Court Considers Challenge to FCC RFR Guidelines for Wireless Devices

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A federal appeals court heard arguments Monday from groups that want the FCC to update its RFR exposure guidelines. Specifically, the public groups Environmental Health Trust and Children’s Defense Fund want the court to tell the FCC to overturn its recent ruling concerning 25-year-old RFR exposure guidelines for cell phones, cell towers, WiFi, 5G and other wireless communications devices.

The FCC, under former Chairman Ajit Pai, said in 2019 there was no need for the update, because the current guidelines protect the public.  

Judges Karen Henderson, Patricia Millett and Robert Wilkins from the U.S. Court of Appeals for the D.C. Circuit showed concern, saying it appeared the agency relied on a “cursory” sign-off by the Food and Drug Administration. They noted the record contained no input from the FDA committee, or FCC working group charged by Congress with reviewing RF standards, according to Broadcasting and Cable. They asked the FCC to find out by close of business today whether those committees existed and reviewed the standards. 

The Commission must periodically evaluate the impact of RF devices–these days most prominently smart phones–on quality of the “human environment.”

The petitioners challenging the FCC guidelines contend the agency ignored “extensive evidence” submitted to the agency showing that non-thermal levels of pulsed and modulated RF radiation emitted by wireless technology are harmful to humans, wildlife and the environment.

They said the agency’s record in developing the guidelines did not show that they were the product of reasoned decision making, making them arbitrary and capricious. They said the agency failed to take into account the environmental or public safety impact, reported Broadcasting and Cable.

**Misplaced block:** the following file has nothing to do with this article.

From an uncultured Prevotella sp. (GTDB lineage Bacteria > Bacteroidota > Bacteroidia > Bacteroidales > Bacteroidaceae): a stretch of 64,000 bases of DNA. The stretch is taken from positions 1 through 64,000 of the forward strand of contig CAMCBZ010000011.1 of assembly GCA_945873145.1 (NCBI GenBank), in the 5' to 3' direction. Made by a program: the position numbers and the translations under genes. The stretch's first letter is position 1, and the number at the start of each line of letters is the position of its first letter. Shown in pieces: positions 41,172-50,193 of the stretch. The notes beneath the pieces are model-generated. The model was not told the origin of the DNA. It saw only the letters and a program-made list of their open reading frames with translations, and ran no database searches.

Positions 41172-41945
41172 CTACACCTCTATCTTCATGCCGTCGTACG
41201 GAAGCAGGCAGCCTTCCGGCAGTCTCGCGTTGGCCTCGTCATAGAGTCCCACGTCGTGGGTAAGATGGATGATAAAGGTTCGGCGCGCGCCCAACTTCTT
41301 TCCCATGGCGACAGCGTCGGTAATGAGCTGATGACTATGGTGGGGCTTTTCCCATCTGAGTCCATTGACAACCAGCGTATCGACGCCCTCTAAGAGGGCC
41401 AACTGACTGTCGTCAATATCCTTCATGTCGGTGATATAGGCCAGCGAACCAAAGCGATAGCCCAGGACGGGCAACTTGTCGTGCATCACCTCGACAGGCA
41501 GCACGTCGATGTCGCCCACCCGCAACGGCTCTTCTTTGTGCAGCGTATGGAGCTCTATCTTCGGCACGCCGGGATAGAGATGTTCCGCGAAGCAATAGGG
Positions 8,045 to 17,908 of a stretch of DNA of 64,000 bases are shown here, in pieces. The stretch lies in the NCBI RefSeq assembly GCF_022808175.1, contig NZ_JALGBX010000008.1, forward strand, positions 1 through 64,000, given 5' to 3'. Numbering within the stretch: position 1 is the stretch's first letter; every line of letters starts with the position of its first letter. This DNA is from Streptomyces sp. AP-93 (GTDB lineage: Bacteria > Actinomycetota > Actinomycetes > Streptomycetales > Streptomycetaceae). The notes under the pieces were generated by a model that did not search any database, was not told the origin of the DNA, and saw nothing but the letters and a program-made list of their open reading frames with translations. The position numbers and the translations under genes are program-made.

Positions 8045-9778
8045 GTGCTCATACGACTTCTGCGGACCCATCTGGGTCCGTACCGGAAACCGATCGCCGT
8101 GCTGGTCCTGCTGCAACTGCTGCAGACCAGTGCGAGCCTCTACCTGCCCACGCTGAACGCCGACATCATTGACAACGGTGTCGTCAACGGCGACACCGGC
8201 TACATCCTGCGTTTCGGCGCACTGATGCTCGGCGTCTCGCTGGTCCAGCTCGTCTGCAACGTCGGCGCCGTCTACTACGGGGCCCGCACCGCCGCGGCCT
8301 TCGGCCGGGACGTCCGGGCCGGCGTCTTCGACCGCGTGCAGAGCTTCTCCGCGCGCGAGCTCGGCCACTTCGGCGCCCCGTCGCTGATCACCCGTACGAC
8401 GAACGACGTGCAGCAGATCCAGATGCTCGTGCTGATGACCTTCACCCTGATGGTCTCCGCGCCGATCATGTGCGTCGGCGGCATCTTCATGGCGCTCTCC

The group’s chairman, Robert F. Kennedy Jr, called it a landmark case. “The FCC’s guidelines are decades-old and are based on scientific assumptions that were proven false. Its failure and disregard of public health is evident in the growing and widespread conditions involving brain damage, learning disabilities, and a host of complex neurological syndromes,” he stated.

In 2019, the Commission cited the FDA’s findings that, “the weight of scientific evidence has not linked cell phones with any health problems.” The Commissioners voted to retain the current limits, but to adjust the rules “to ensure the health and safety of workers and consumers of wireless technology, while also clarifying and streamlining rules to reduce regulatory burdens on licensees.”

In oral arguments, the agency argued it relied on FDA’s input and also contributions from other agencies. The groups want to impose power limits of a million times less powerful, for example. The agency argued that at those limits, relevant communications systems, such as 5G and WiFi, won’t work.

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